He could probably stand to give it more than the 21.3% usage that it saw in 2023, but, either way, it’s not only the most effective pitch in his arsenal, it’s one of the most effective pitches in all of baseball.

The breaking ball that Glasnow throws more is his slider, which he supposedly introduced into his arsenal in 2021 even though Baseball Savant has record of it in 2018. I would guess that those 2018 records are simply mislabeled curveballs, but who knows.

The point is that the slider immediately became Glasnow’s go-to breaking pitch as he threw it 32.3% of the time in it’s first season of use. That year, it missed bats at a 46.3% clip while allowing a .277 wOBA.

The pitch had somewhat similar, if diminished, results in 2023, earning a .292 wOBA and 38.2% whiff rate. Notably, the velocity of the offering increased from 87.5 mph in it’s first year of use to a whopping 90.1 mph in 2023.

That made it the 9th hardest slider, on average, in the majors this year.

It’s a good pitch that really completes his power arsenal even if it’s not his best breaking ball.

Glasnow may only have a 3 pitch mix since he effectively dropped his changeup after being traded to the Rays but it’s a really good mix and it’s top of the rotation stuff with a borderline elite fastball, an elite curveball, and a solid slider.

One other thing that I didn’t mention is that Glasnow also gets a ton of ground balls, especially considering his profile. Typically power pitchers like Glasnow tend to get a lot of strikeouts but also give up a good number of fly balls but that’s not the case with Glasnow as he finished with an 88th percentile ground ball rate in 2023 (51.2%).

That ground ball rate was a career high but he does have a solid career average of 47.2%. For someone who both misses bats and doesn’t walk a lot of hitters, this really makes Glasnow a complete package.

That’s really an underrated part of Glasnow’s game. For me, when I think of Glasnow I tend to think of the electric bat-missing arsenal but I didn’t give him enough credit as a ground ball getter prior to writing this piece.

I’ve written a lot of words at this point but I can sum them up easily - Glasnow is a surefire top of the rotation arm with a ton of risk.


So, where does that leave us? Even though Glasnow is a top of the rotation arm, that doesn’t mean that he can be counted on to actually be one. To put it another way, he’s an ace when he’s on the mound but that isn’t often enough.

We can look at Glasnow’s lack of dependability in a couple of ways. For starters, it’s worth mentioning that it does bring his value down. A lot. Let’s say Glasnow had stayed healthy and thrown 180 innings like a standard healthy arm. He would have been on pace for 4.8 fWAR.

That kind of a pitcher looks a lot different in trade talks than the real Glasnow.

So while Glasnow’s injury history makes him a risky bet, it does significantly lower the cost of acquiring him which may not put him past the Cardinals “puke point”. That gives the team the chance to acquire a top of the rotation talent without surrendering the typical package necessary to acquire a top of the rotation arm.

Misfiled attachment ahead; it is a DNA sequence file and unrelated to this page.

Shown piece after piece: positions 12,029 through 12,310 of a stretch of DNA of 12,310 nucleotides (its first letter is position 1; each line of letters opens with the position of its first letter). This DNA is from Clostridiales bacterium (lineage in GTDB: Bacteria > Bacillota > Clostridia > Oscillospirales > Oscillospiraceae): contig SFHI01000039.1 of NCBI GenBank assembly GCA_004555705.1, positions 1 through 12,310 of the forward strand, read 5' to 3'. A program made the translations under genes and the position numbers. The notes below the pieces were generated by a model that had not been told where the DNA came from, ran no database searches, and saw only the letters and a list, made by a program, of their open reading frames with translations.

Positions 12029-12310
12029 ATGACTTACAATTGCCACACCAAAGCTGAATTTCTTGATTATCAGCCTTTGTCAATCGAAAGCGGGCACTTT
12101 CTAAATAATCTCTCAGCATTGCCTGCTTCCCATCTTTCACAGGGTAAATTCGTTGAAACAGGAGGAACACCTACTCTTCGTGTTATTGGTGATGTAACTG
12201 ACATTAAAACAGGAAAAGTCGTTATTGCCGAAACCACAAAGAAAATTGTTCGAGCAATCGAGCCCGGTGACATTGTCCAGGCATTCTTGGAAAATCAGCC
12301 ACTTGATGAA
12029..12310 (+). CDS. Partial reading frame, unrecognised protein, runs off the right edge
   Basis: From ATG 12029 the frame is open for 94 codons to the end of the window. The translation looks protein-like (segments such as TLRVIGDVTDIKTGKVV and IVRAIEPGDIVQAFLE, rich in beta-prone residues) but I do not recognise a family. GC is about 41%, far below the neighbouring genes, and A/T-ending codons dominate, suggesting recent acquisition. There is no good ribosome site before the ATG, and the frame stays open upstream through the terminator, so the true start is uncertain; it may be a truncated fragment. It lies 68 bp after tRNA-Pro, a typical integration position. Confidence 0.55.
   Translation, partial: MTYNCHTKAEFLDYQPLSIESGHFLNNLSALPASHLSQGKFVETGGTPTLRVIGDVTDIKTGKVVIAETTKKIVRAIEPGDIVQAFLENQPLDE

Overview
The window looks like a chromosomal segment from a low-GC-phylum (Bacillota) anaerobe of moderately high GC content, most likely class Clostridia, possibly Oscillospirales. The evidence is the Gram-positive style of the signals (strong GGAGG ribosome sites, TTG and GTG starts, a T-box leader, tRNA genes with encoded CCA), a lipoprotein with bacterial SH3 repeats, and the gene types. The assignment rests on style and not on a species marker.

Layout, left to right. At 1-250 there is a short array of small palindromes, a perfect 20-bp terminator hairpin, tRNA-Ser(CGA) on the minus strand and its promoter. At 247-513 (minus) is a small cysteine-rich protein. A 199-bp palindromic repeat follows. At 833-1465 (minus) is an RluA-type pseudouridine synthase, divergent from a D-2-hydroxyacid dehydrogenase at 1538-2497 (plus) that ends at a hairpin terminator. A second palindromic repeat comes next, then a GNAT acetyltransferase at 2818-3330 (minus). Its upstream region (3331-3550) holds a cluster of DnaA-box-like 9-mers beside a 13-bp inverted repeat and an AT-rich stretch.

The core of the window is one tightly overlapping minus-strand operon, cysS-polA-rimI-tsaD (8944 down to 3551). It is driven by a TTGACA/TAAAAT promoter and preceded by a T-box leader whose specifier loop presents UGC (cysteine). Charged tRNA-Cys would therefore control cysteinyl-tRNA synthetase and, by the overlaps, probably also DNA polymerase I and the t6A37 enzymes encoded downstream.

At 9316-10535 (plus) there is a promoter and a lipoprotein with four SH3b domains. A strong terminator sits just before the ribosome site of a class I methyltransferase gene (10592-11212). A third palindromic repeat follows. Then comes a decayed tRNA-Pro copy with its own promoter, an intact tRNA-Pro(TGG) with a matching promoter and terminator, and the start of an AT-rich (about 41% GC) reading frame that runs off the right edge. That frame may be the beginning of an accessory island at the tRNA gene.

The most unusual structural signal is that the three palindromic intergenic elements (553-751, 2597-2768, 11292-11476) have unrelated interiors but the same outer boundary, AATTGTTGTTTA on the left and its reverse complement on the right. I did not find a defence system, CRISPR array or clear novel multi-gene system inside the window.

Gabe threw out names like Chase Davis or Alec Burleson as the return for the Rays and I tend to agree with him, though it is hard to get a handle on exactly what Glasnow’s value is. I don’t think it’s super likely that they will be able to get someone like Tommy Edman for a guy with that long of an injury history, tons of uncertainty, and a $25 million salary. Even for a guy as good as Glasnow.

The equation changes if the Rays are willing to eat some of Glasnow’s contract but that doesn’t feel like a Rays move. If they want to trade the full value of the contract, the righty simply has too many question marks for his value to line up with his talent. That’s a good thing for the Cardinals.

On the other hand, there’s still quite a bit of risk for the team acquiring Glasnow. Is it worth giving up an MLB player or a near-MLB ready prospect with years of control for a player who may throw fewer than 100 innings next year and miss a good chunk of the season? Perhaps not. Then there’s the velocity dip to be concerned about too.

So, if the Cardinals are relying on him to be the big, top of the rotation talent for the rotation, then they’re expecting too much.

Glasnow also doesn’t pair well with a Blake Snell signing, as Gabe mentioned in his article, because there’s simply too much uncertainty with that duo.

So, if the Cardinals are going to acquire Glasnow, I want to see them go get innings security with their other arms. But that can’t be all they do. If the Cardinals don’t also add higher end talent to the rotation then the rotation may not be good enough when Glasnow gets hurt.

Even though Glasnow is a high-end pitcher, if the Cardinals do acquire him, he can’t be the only high end pitcher they get.

Basically, I see Glasnow as a luxury. For as good as he is, he shouldn’t change the way the Cardinals think about this offseason. He shouldn’t be the best arm they get and if they do get him as the #2, then the need for a quality #3 starter becomes all the more real.

But, if the Cardinals do get Glasnow and if Glasnow somehow manages to stay healthy for a full season, or at least be healthy for the playoff race and the postseason (if the team qualifies) then the team could have all the makings of a really good rotation in 2024.

Thanks for reading, VEB. Have a great Tuesday.